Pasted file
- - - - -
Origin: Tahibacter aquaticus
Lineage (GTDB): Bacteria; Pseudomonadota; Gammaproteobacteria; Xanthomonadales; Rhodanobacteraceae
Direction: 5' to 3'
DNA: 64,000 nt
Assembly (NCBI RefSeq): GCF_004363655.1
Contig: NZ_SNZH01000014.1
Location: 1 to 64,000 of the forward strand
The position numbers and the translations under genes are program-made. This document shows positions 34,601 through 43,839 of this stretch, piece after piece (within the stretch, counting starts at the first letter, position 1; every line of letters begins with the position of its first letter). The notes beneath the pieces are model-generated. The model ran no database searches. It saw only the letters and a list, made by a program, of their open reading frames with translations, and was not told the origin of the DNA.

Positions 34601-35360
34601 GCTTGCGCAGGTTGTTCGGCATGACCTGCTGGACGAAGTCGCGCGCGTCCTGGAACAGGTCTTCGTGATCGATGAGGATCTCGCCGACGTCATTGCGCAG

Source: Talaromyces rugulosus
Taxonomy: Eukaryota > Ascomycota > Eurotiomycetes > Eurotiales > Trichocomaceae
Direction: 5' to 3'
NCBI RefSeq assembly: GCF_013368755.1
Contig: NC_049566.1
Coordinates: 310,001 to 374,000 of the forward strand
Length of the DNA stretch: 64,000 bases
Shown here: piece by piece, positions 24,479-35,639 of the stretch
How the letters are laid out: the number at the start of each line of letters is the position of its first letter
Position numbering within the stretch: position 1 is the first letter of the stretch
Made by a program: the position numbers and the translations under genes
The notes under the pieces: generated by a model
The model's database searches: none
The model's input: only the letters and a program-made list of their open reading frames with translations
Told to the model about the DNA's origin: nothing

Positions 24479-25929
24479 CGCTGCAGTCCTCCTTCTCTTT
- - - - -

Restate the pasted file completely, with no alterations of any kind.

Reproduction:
Origin: Tahibacter aquaticus
Lineage (GTDB): Bacteria; Pseudomonadota; Gammaproteobacteria; Xanthomonadales; Rhodanobacteraceae
Direction: 5' to 3'
DNA: 64,000 nt
Assembly (NCBI RefSeq): GCF_004363655.1
Contig: NZ_SNZH01000014.1
Location: 1 to 64,000 of the forward strand
The position numbers and the translations under genes are program-made. This document shows positions 34,601 through 43,839 of this stretch, piece after piece (within the stretch, counting starts at the first letter, position 1; every line of letters begins with the position of its first letter). The notes beneath the pieces are model-generated. The model ran no database searches. It saw only the letters and a list, made by a program, of their open reading frames with translations, and was not told the origin of the DNA.

Positions 34601-35360
34601 GCTTGCGCAGGTTGTTCGGCATGACCTGCTGGACGAAGTCGCGCGCGTCCTGGAACAGGTCTTCGTGATCGATGAGGATCTCGCCGACGTCATTGCGCAG

Source: Talaromyces rugulosus
Taxonomy: Eukaryota > Ascomycota > Eurotiomycetes > Eurotiales > Trichocomaceae
Direction: 5' to 3'
NCBI RefSeq assembly: GCF_013368755.1
Contig: NC_049566.1
Coordinates: 310,001 to 374,000 of the forward strand
Length of the DNA stretch: 64,000 bases
Shown here: piece by piece, positions 24,479-35,639 of the stretch
How the letters are laid out: the number at the start of each line of letters is the position of its first letter
Position numbering within the stretch: position 1 is the first letter of the stretch
Made by a program: the position numbers and the translations under genes
The notes under the pieces: generated by a model
The model's database searches: none
The model's input: only the letters and a program-made list of their open reading frames with translations
Told to the model about the DNA's origin: nothing

Positions 24479-25929
24479 CGCTGCAGTCCTCCTTCTCTTT